Guidance in Delivering Value through Architecture

You can create and deploy business and enterprise architectures that improve organizational understanding, increase business opportunities, support agility, and deliver value. Cutter’s Architecture team delivers continuous insights based on their hands-on experience assisting organizations worldwide.

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An architecture is designed collaboratively. Architects are also, sometimes, part of the collaborative process. Yes, “also, sometimes, part of.” The collaborative nature of architecture in enterprises is what makes it so challenging, intriguing, and even vexing to those who are entangled in what is a very multidimensional process.
As business architecture gains more and more attention and adoption worldwide, every once in a while it can be useful to lift up, step back, and refresh on a few key concepts.  If you’re new to the discipline, these will help you to accelerate your understanding and navigate the wealth of information available.  If you’re experienced with the discipline, these will help you to ensure alignment with the latest and greatest evolution. This Advisor lays out the top five foundational things you need to know about business architecture.
In his on-demand webinar, “EA in the Face of Digital Disruption,” Cutter Consortium Senior Consultant Roger Evernden explored some of the issues enterprise architects are facing with digital disruption. He tackled how organizations and entire industries must rethink value — creating and capturing it ­— to meet the challenges that digital brings to our lives. In this Advisor, we share some of the questions addressed in the Q&A portion of the webinar.
Enterprises need access to data-driven insights faster than ever before. Analytics use cases have evolved from traditional, precanned reports to self-service and guided analytics. Enterprises exploring solutions to these challenges are steadily embracing the cloud data warehouse. These platforms provide agility, scalability, and simplicity that enable the enterprise to focus on data solutions rather than spending valuable effort on peripheral overheads.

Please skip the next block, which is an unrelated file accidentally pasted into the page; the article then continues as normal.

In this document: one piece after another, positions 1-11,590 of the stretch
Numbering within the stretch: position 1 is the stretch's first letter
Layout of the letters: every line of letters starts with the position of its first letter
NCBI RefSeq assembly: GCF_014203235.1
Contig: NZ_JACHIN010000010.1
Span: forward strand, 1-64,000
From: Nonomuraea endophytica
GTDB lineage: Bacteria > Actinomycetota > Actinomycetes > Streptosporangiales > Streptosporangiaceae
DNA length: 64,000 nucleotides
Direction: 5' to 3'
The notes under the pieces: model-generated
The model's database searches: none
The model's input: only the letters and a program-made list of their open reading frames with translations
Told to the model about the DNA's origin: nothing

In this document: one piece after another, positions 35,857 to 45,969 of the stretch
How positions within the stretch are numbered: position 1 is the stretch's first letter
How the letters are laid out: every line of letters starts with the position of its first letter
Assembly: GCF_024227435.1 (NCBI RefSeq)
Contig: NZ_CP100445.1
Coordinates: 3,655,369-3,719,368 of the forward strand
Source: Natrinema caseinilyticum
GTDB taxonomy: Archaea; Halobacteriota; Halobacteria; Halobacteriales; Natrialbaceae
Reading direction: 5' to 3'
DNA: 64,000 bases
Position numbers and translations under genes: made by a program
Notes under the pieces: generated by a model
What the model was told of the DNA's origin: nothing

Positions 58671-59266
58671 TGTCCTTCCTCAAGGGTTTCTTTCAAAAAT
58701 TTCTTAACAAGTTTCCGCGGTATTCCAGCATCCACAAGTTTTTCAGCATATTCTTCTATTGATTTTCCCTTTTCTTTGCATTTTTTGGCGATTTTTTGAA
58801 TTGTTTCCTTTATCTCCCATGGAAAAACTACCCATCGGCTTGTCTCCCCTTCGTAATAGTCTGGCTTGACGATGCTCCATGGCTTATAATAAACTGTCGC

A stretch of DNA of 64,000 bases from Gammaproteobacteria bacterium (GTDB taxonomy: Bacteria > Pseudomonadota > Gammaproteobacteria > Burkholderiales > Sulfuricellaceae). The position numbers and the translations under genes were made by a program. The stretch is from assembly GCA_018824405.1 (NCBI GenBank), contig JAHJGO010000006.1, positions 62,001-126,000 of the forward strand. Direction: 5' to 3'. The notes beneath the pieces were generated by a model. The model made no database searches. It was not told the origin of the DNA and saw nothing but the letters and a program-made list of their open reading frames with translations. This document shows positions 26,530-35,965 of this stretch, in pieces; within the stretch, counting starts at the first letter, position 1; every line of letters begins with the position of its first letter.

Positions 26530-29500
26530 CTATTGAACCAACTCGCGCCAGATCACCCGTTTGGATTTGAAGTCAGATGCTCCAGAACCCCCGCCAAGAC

My studies of enterprise architecture (EA) practices in multiple diverse organizations have identified several consistent patterns describing the size and structure of architecture functions that companies tend to find optimal for their needs. We can use these empirically observed generalities to synthesize a simple, heuristic three-step approach for designing organization-specific architecture functions.
We have typically found in the acquisition process that EA is primarily a technical capability and engaged in a constrained fashion. In most firms, the EA team does not possess the necessary critical business knowledge and, therefore, is not able to contribute to the acquisition process through direct engagement. At some pioneering firms, however, the reformation of EA has explicitly aimed to build a business strategy competence in the EA team by giving enterprise architect roles the responsibility for business and operations architectures.
Enterprises are expanding their API programs to include the broader concerns of enterprise architecture. In this Advisor, we describe some next steps for evolving your API platform.
Data is not a resource. Data is the breadcrumb trail of human activities. Like a true breadcrumb trail, it indicates the activity but never fully describes it. Data doesn’t fall out of the sky like manna from heaven; it cannot be mined like cobalt, either. Data is a residue of activity, and when you think about data in this way, you can envision a data management practice where you start to fully focus on the activities that bring you value and, therefore, the data you need to collect.